Danny Boyle says it's his favorite part of the Oscar-winning movie. For Western audiences, it's "the way in" to the slums of Mumbi, India -- "a strange world of people you're not used to seeing onscreen," he says.
The director offers an expanded and remixed version of that frantic scene as the highlight of the DVD extras for "Slumdog Millionaire." The chase runs 2 1/2 minutes longer than in the movie, this time propelled by M.I.A's pistol-shot hit "Paper Planes" -- instead of the more exotic collaboration with film scorer A. R. Rahman that was heard there in the film.
The new chase anchors a dozen deleted scenes from the movie, adding up to more than a half hour of unseen "Slumdog" footage. Some of the new material is revelatory, just as good as what's in the film, suggesting that Boyle would have no trouble putting together a "director's cut" of the movie.
The deleted scenes on most DVDs are throwaways. But here all of that cut footage adds to the appreciation and understanding of the film. "Slumdog" fans -- meaning pretty much everyone -- should find these fully produced scenes worth the cost of the DVD alone.
The extras on Fox Home Entertainment's DVD and Blu-ray releases of "Slumdog Millionaire" are otherwise conventional. They include include two commentaries, a making-of promo docu and (on the Blu-ray) an anatomy of the outdoor toilet scene.
Boyle and star Dev Patel (the adult Jamal) pair up for a fast-moving commentary that keys off the rapport the director and young British star built up during the filming and promotion of the film. Their war stories about filming on location in teeming Mambai are often remarkable.
"You don’t have control of the streets, ever," Boyle says. "The challenges you face are, like, insane." Once a camera was set up, thousands of bystanders would suddenly appear. "You just got to go with it and see what happens," the director says.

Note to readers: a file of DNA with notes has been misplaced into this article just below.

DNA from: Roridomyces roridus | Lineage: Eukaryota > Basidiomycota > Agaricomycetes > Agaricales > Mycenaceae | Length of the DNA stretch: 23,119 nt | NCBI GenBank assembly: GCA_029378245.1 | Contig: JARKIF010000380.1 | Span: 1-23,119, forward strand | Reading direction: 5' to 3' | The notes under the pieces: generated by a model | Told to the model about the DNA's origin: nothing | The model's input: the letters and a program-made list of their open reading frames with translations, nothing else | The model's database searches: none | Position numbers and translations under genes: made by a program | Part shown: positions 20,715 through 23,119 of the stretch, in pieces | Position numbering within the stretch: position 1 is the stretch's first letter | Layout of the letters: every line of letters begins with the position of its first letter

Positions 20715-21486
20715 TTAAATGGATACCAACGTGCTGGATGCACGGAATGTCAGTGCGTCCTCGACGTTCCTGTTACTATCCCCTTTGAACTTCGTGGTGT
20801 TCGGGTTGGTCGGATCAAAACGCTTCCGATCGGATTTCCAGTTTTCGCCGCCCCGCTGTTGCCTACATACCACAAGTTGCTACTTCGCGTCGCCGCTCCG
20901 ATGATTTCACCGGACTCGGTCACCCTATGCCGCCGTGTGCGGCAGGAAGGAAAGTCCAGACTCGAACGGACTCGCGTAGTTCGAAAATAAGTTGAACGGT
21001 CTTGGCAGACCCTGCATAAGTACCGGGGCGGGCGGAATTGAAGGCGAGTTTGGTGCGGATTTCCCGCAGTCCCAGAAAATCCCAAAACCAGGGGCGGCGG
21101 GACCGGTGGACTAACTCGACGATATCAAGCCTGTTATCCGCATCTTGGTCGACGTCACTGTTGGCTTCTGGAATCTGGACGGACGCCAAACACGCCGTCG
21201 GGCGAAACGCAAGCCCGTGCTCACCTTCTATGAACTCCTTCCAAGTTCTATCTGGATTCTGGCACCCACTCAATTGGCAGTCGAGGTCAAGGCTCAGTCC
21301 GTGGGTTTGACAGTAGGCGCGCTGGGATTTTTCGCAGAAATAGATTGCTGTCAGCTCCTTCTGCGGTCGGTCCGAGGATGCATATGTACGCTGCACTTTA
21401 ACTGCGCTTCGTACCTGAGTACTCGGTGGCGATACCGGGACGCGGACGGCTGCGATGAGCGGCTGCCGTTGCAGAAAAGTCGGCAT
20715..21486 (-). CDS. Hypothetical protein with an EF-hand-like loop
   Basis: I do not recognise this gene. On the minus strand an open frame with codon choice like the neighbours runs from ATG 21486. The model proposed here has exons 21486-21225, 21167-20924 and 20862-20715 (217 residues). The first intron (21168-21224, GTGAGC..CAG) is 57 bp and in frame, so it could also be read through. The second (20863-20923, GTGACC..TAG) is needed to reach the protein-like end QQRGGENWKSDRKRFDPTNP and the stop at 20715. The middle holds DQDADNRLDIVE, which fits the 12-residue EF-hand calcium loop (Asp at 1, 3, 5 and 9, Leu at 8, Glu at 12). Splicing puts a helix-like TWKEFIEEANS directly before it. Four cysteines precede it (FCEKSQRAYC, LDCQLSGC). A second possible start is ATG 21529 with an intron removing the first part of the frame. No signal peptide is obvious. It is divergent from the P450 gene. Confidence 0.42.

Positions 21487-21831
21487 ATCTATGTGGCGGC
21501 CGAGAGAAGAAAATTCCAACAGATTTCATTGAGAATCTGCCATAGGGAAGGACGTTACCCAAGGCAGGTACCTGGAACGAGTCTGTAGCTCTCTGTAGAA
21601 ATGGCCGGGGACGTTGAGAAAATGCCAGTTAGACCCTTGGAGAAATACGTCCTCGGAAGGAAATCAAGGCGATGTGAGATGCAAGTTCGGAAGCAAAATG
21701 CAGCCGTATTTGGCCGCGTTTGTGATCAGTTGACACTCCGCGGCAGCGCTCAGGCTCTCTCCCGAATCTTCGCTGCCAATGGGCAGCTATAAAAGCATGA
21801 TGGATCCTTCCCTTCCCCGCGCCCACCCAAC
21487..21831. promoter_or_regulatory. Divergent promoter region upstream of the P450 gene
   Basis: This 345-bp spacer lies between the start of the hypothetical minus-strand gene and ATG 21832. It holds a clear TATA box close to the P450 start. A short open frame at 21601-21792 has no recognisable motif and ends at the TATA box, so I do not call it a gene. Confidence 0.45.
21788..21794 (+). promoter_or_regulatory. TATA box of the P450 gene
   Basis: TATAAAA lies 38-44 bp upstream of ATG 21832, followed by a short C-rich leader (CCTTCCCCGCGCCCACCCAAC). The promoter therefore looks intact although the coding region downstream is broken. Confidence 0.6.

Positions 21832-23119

Boyle shares the secret of how the youngest actor playing Jamal was able to plunge into a vat of shit. It was actually peanut butter and chocolate -- "you could lick the boy."
The director often refers to the extra scenes on the DVD. He advises owners of the Blu-ray that the grain and noise they'll be seeing in the images is quite deliberate -- do not adjust your set.
As for the concluding tribute to Bollywood dance scenes, Boyle maintains, "You don't work for a year in Bombay and not dance."
The other DVD talk, decent but non-essential, features screenwriter Simon Beaufoy and producer Christian Colson. The term "slumdog" was a fabrication, the writer says. He thought the title of the source book, "Q&A," was too drab. Beaufoy's neologism was inspired by the packs of street-savvy dogs that prowl India's slums.
The presence of Alexandre Dumas' classic adventure book in the movie also was a push, the screenwriter says. "No one in India knows about 'The Three Musketeers.' "
A few of the dozen deleted scenes focus on the further adventures of the movie's three musketeers: young Jamal, his roughneck brother and the girl Latika. Others track Jamal in his solo life as an older teen. In one, he puts his knife to a man's throat, giving his character a decidedly harder edge.
There's another deleted sequence built around a question from the "Who Wants to Be a Millionaire Show" regarding the movie's key location, the CST railway station. (CST was, Boyle points out, the scene of a terrorist massacre in 2008.) The filmmakers held back some good content from the TV set because they didn't want the movie to be about a quiz show.
A major arc in the deleted scenes features the police investigator who ultimately believes Jamal and frees him. In the extra footage, the investigator is harassed by a superior who wants Jamal found guilty of fraud, no matter what. The investigator ultimately decides to do what's right --presumably ruining his career.
The Blu-ray version of "Slumdog Millionaire" includes a digital copy. The DVD and Blu-ray street on Tuesday, March 31.
Both versions are in 2.35:1 widescreen. DVD audio is 5.1 Dolby Surround, while the HD offers 5.1 DTS HD Master Audio. The advance DVD provided for review wasn't market-ready, so there's no evaluation of the audio and video in this post.
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